τnew =mgL cos αd (9)
then from FIG. 3 and equation (8):
τtotal =τapplied +τnew (10)
τtotal =mL2 αd+mgL cos αd (11)
and the correct torque is applied such that α now follows αd. It is assumed that we know αd(t) to compute τapplied. It is reasonable to assume that α(t) can be measured from a potentiometer, optical encoder or magnetic resolver, or a measurement of α(t) obtained from a tachometer or α from an accelerometer. Thus this additional information can be included into the adaptive controller 314 as an "other information" input 330.
The typical approach to solving this problem is to use the "Computed Torque" method in which:
1. The exact nature of the nonlinearity is known (i.e., τnew =mgL cos α).
2. Exact measurement of α and all its derivatives can be accomplished.
The invention described herein, however, has much weaker assumptions:
(1') It may not be possible to know the exact nature of the nonlinearity (it may not only be gravity alone, but there may be torque losses due to nonlinear friction, backlash, dead zone, or some other nonlinearity).
(2') It may sometimes only be possible to measure e(t) (or some of its derivatives) and direct access to α(t) and all of its derivatives may not be possible.
Going back to the assumptions (1) and (2) the computed torque method assumes that τtotal can be subdivided into two parts:
τtotal =[M(α,α)]τservo loop +τmodel based (12)
The τservo loop term here is the linear part of the torque equation, and τmodel based is the nonlinear part and based on known nonlinearities in the dynamic equations describing the model. The term M(α,α) is used to describe the inertia in the system. In the robotics literature, the typical expression of the total torque 322 required for the load is given by:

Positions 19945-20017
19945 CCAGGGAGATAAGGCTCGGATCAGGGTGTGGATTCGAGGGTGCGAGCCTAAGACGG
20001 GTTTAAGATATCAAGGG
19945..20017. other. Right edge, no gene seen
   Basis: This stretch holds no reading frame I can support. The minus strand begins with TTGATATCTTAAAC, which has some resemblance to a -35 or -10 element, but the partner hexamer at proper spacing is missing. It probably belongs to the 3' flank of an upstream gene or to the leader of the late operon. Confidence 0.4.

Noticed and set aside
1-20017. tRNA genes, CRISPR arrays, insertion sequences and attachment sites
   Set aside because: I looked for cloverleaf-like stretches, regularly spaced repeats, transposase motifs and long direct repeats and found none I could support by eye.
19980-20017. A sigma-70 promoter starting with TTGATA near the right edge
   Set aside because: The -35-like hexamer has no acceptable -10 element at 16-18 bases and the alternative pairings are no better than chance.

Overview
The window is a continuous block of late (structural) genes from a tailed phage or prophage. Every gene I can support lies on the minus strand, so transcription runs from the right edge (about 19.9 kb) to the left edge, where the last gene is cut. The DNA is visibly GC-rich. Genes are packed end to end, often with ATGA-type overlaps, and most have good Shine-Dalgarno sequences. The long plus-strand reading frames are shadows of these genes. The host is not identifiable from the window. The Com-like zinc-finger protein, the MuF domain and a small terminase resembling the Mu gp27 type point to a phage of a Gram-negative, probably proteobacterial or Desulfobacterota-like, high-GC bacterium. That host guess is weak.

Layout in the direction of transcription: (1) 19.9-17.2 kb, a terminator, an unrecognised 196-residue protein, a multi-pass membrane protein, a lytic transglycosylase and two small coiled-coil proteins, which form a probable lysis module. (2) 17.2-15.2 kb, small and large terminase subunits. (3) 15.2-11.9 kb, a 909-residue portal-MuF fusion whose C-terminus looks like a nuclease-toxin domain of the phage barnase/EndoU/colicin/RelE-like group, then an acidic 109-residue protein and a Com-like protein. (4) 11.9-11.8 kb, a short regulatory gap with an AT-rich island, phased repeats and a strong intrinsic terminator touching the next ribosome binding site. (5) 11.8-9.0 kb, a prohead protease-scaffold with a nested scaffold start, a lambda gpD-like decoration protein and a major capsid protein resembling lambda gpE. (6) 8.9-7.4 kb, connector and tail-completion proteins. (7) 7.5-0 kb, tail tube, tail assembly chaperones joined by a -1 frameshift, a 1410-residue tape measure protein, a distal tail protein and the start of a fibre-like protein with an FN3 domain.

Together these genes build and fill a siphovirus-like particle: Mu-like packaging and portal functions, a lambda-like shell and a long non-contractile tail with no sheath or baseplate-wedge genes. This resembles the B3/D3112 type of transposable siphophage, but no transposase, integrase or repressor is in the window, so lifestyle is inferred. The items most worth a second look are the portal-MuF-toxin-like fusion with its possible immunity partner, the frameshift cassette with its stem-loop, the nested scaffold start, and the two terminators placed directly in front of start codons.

τtotal =[M(α,α)]α+V(α,α)+G(α)+F(α,.alpha.) (13)
where, again, M(α,α) describes the inertia of the system, V(α,α) are the centrifugal and coriolis torque terms, G(α) is the gravity vector torque, and F(α,α) are non-linear torque friction terms.
To implement equation (13), the expression is made of the form:
τtotal =[gamma τservo loop +τmodel based (14)
where gamma and τmodel based are selected to be
τmodel based =V(α,α)+G(α)+F(α,α) (16)
Using equations (13, 14, 16) implies:
M(α,α)τservo loop =τtotal -τmodel based =Mα (17)
M(α,α) τservo loop =Mα=Mαd+M[Kpe(t)]+M[Kve(t)] (18)
This now specifies τservo loop which results in the following error equation:
By designing Kv and Kp the error can be made to follow desired responses for their transient solution. This is the substance of the computed torque design method and is commonly used because the user needs to only work with the linear equation (19); the nonlinear effects are assumed to have been cancelled out in the model based torque given in equation (16). Note, however, that the "Computed Torque" method requires: